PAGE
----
Design rules using geometrical optics and physical optics associated with the phase balancing method are discussed for stigmatic toroidal grazing incidence monochromators. To determine the optical performance of devices involving mirrirs and/or gratings, ray tracing programs using exact geometry are quite widely used. It is then desirable to have some way to infer the practical performance of an instrument from a spot diagram created by tracing a limited number of rays. We propose a first approach to this problem involving an estimation of the geometrical intensity distribution in the image plane and the corresponding line spread function. (orig.)

  10. Ionization by ion impact at grazing incidence on insulator surface

    CERN Document Server

    Martiarena, M L

    2003-01-01

    We have calculated the energy distribution of electrons produced by ionization of the ionic crystal electrons in grazing fast ion-insulator surface collision. The ionized electrons originate in the 2p F sup - orbital. We observe that the binary peak appears as a double change in the slope of the spectra, in the high energy region. The form of the peak is determined by the initial electron distribution and its position will be affected by the binding energy of the 2p F sup - electron in the crystal. This BEP in insulator surfaces will appear slightly shifted to the low energy side with respect the ion-atom one.

  11. Charge exchange of He atoms and ions during grazing collisions with a Ag(1 1 1)-surface

    CERN Document Server

    Wethekam, S; Winter, H

    2003-01-01

    He atoms and He sup + ions are scattered with keV energies under a grazing angle of incidence from an atomically flat and clean Ag(1 1 1) surface. We have measured charge fractions of specularly reflected beams and studied the threshold behaviour for ionization of projectiles in terms of kinematically induced Auger ionization. From comparison of data for neutral and ionized projectiles we could show that precise studies on the kinematic onset of ionization can be performed with neutral projectiles. Small but defined fractions of ions survive the scattering event with the surface which affects the evaluation of data close to the threshold owing to a background of the signals for ions.

  12. Consumer behaviours

    DEFF Research Database (Denmark)

    Grønhøj, Alice

    2016-01-01

    Energy-saving programmes are increasingly targeted at children to encourage household energy conservation. A study involving the assignment of energy-saving interventions to Girl Scouts shows that a child-focused intervention can improve energy-saving behaviours among children and their parents....

  13. Synergistic Interactions within a Multispecies Biofilm Enhance Individual Species Protection against Grazing by a Pelagic Protozoan

    Directory of Open Access Journals (Sweden)

    Prem K. Raghupathi

    2018-01-01

    Full Text Available Biofilm formation has been shown to confer protection against grazing, but little information is available on the effect of grazing on biofilm formation and protection in multispecies consortia. With most biofilms in nature being composed of multiple bacterial species, the interactions and dynamics of a multispecies bacterial biofilm subject to grazing by a pelagic protozoan predator were investigated. To this end, a mono and multispecies biofilms of four bacterial soil isolates, namely Xanthomonas retroflexus, Stenotrophomonas rhizophila, Microbacterium oxydans and Paenibacillus amylolyticus, were constructed and subjected to grazing by the ciliate Tetrahymena pyriformis. In monocultures, grazing strongly reduced planktonic cell numbers in P. amylolyticus and S. rhizophila and also X. retroflexus. At the same time, cell numbers in the underlying biofilms increased in S. rhizophila and X. retroflexus, but not in P. amylolyticus. This may be due to the fact that while grazing enhanced biofilm formation in the former two species, no biofilm was formed by P. amylolyticus in monoculture, either with or without grazing. In four-species biofilms, biofilm formation was higher than in the best monoculture, a strong biodiversity effect that was even more pronounced in the presence of grazing. While cell numbers of X. retroflexus, S. rhizophila, and P. amylolyticus in the planktonic fraction were greatly reduced in the presence of grazers, cell numbers of all three species strongly increased in the biofilm. Our results show that synergistic interactions between the four-species were important to induce biofilm formation, and suggest that bacterial members that produce more biofilm when exposed to the grazer not only protect themselves but also supported other members which are sensitive to grazing, thereby providing a “shared grazing protection” within the four-species biofilm model. Hence, complex interactions shape the dynamics of the biofilm and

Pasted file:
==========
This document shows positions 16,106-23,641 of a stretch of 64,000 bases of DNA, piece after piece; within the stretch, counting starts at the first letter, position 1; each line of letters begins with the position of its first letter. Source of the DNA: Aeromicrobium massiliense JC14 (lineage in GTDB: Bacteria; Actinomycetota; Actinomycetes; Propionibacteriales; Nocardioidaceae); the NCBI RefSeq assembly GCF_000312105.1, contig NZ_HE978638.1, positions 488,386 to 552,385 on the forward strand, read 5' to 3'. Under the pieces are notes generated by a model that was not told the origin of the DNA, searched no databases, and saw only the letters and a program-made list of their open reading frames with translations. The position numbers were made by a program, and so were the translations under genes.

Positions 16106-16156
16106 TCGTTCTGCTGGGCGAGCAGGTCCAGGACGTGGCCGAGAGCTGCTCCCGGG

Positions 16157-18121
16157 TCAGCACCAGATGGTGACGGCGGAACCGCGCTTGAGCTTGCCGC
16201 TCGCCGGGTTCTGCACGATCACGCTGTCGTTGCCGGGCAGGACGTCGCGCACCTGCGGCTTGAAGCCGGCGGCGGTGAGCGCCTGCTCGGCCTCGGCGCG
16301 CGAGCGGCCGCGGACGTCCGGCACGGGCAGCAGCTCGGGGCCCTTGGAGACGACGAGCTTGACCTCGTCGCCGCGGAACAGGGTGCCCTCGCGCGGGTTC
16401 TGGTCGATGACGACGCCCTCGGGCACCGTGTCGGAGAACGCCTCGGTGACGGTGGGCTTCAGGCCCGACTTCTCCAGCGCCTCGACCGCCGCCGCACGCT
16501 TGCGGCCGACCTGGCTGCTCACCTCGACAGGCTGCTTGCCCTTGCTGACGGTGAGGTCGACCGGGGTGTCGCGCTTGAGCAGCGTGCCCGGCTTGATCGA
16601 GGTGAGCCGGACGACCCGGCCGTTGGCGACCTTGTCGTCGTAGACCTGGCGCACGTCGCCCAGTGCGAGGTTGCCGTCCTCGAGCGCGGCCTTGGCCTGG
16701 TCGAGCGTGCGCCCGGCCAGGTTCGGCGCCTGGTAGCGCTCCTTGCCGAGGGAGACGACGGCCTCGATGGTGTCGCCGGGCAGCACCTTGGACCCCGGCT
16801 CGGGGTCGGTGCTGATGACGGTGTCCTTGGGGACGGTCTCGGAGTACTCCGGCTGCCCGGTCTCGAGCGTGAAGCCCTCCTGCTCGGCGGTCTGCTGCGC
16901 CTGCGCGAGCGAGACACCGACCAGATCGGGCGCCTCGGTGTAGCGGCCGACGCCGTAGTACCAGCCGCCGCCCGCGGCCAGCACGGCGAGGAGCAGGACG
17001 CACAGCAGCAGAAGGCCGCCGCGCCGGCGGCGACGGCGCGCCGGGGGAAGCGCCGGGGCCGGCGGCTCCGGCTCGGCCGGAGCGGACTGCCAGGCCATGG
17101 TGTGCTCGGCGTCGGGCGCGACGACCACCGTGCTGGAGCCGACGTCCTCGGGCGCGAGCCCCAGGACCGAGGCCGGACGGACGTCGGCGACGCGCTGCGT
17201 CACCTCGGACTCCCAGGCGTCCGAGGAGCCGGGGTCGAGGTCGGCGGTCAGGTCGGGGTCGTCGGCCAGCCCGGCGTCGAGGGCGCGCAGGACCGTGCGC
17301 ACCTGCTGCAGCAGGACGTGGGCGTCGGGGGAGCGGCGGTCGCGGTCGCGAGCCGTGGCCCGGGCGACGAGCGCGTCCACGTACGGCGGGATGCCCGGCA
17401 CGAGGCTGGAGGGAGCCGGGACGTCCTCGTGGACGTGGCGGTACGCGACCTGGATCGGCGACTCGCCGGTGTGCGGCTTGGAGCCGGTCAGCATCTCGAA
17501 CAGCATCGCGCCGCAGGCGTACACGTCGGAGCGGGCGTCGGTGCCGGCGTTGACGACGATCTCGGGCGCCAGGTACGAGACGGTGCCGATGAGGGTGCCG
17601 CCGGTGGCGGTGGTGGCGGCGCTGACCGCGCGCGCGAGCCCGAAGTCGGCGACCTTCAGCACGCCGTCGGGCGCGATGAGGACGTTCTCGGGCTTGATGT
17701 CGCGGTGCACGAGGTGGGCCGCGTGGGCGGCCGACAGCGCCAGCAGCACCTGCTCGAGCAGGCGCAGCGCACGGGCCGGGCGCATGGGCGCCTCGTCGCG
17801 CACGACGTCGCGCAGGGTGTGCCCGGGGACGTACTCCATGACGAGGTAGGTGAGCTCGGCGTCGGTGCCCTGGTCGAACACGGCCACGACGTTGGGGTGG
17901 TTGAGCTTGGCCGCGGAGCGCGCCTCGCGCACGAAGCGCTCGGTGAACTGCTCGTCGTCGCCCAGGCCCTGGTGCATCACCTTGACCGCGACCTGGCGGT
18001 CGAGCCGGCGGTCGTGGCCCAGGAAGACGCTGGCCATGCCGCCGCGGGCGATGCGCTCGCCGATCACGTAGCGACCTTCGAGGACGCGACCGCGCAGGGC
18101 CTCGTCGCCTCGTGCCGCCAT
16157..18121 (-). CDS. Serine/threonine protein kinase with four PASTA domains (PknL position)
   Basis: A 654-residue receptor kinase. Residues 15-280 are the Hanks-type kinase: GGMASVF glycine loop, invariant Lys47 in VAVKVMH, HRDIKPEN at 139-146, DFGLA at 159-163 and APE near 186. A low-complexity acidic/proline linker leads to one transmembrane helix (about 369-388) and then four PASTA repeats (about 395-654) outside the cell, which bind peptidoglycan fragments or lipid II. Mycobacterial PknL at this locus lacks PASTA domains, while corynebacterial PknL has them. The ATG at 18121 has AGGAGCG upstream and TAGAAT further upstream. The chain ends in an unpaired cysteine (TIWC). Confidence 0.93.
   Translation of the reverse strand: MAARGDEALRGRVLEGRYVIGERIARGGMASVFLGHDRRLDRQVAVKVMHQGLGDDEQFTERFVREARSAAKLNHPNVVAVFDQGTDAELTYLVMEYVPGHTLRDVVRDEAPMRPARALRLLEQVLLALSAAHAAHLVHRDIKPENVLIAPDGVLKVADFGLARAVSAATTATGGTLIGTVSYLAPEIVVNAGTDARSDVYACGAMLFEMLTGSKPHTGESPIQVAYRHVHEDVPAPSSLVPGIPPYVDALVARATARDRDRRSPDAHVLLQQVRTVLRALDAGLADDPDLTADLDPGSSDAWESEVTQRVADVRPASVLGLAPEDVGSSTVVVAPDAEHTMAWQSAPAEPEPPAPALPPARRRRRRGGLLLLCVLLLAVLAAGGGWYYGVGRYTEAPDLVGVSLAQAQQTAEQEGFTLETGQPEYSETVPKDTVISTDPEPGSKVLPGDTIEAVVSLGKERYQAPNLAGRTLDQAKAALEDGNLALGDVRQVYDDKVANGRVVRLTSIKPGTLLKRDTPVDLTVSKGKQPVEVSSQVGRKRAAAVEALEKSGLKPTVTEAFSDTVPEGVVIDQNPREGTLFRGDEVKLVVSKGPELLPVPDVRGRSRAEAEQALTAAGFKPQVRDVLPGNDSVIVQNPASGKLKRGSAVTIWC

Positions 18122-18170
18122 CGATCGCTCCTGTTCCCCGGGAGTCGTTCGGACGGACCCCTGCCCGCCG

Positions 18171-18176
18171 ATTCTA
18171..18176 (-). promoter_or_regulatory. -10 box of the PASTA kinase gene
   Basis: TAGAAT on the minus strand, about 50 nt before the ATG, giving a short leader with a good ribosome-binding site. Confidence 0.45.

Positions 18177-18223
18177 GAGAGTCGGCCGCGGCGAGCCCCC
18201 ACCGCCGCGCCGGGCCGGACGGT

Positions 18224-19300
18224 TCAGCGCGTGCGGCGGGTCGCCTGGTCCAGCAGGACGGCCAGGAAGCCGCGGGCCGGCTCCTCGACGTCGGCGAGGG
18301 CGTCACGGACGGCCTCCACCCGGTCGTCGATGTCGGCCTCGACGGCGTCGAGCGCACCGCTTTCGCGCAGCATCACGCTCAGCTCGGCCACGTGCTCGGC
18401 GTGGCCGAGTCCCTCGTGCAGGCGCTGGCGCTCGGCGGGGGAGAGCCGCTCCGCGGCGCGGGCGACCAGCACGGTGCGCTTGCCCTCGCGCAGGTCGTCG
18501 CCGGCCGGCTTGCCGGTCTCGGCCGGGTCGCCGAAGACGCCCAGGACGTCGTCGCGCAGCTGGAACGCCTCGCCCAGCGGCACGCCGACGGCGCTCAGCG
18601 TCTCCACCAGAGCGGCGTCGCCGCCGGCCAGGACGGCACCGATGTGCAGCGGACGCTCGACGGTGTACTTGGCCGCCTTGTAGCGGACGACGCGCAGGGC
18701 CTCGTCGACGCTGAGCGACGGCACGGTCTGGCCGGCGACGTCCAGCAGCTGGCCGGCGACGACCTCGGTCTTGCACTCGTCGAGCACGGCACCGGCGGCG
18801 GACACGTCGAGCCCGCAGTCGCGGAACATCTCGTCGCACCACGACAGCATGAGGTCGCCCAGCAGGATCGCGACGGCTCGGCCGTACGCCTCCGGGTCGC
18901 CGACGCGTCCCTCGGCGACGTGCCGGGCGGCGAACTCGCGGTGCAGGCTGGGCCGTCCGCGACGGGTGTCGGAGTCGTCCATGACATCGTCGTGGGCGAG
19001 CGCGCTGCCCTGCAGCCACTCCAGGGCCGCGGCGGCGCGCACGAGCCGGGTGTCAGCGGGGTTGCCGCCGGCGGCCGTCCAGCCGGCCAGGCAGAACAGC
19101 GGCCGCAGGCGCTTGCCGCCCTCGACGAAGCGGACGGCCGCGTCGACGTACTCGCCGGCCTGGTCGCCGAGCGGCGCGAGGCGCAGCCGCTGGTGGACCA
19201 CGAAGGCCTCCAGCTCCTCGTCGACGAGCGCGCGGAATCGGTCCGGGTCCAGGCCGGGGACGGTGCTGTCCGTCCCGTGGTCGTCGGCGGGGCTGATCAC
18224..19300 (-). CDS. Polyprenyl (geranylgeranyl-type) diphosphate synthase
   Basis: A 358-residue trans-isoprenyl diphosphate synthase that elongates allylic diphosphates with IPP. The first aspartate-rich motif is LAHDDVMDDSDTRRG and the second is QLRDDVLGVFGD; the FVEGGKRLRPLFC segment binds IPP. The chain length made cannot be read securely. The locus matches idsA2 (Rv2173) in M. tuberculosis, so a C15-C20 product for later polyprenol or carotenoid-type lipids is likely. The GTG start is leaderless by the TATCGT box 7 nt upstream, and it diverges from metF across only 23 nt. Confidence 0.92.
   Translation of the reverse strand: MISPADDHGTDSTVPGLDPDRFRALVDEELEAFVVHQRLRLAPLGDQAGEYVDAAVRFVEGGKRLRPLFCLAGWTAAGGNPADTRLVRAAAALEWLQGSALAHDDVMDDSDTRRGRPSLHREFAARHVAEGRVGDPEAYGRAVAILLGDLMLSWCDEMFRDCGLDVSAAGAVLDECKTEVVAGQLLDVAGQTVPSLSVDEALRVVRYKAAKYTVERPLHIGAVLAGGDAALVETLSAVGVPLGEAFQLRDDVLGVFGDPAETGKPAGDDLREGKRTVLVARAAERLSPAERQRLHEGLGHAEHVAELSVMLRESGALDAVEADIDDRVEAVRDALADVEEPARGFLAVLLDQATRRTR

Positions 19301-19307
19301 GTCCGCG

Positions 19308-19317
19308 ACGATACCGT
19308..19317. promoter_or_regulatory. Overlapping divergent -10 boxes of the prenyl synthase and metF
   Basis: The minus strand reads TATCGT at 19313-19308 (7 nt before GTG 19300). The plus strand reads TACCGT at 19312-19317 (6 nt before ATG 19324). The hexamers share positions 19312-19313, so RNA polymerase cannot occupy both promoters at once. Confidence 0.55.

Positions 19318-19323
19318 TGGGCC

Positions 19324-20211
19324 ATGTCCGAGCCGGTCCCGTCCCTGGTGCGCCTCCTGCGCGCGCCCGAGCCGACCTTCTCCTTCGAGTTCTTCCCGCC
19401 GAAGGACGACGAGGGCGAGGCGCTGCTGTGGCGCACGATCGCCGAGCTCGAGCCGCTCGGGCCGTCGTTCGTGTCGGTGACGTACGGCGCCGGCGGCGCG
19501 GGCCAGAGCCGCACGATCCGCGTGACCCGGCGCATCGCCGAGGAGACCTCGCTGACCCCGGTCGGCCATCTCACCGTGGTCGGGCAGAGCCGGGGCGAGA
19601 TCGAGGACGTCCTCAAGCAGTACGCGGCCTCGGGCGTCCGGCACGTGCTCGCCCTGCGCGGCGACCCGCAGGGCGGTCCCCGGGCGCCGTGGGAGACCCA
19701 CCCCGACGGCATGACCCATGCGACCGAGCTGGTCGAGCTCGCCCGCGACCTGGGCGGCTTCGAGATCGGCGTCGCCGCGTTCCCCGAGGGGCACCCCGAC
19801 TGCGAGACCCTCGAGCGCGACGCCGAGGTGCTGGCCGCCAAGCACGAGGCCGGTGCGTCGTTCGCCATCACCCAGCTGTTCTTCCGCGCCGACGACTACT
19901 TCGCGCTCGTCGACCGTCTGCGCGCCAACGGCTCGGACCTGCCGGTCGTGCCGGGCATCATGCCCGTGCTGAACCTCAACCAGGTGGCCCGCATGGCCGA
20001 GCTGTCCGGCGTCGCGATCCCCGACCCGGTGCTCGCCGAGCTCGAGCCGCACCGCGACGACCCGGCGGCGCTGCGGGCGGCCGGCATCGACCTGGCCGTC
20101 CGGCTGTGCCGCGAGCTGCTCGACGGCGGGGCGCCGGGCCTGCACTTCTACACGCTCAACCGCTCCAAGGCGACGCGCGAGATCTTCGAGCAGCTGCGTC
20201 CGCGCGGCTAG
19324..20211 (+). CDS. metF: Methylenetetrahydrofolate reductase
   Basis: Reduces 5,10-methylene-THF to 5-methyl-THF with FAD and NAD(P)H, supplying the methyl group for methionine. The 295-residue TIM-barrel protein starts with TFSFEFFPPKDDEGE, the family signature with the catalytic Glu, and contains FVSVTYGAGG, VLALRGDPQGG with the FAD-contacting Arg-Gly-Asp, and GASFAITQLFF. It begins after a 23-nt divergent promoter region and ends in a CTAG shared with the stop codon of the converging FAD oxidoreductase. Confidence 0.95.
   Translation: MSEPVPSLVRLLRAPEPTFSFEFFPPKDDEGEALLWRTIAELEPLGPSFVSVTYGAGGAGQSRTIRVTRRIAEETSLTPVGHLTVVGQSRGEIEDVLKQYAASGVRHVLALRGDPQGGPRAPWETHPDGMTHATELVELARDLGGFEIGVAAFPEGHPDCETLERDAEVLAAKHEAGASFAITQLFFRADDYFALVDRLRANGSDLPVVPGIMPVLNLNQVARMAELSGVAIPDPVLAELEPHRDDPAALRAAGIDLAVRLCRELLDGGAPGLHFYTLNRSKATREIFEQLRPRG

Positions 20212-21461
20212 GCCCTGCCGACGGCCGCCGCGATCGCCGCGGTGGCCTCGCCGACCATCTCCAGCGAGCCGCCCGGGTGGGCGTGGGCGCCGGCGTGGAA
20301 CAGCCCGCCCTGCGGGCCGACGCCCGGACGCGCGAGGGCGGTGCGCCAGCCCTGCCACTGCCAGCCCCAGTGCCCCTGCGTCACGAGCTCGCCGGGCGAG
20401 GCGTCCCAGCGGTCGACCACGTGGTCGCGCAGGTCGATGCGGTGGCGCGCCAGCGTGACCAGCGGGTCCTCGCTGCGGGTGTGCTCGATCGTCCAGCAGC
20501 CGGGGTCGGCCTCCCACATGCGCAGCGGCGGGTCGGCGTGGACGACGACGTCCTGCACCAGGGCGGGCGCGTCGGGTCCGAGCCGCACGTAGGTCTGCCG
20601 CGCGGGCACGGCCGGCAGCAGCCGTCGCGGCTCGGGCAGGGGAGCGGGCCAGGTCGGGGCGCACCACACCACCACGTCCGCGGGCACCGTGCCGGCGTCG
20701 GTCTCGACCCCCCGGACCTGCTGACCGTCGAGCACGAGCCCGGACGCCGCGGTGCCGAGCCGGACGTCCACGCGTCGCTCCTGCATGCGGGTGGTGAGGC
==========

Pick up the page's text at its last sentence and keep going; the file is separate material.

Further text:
14. Aridity and grazing as convergent selective forces: an experiment with an Arid Chaco bunchgrass.

    Science.gov (United States)

    Quiroga, R Emiliano; Golluscio, Rodolfo A; Blanco, Lisandro J; Fernández, Roberto J

    2010-10-01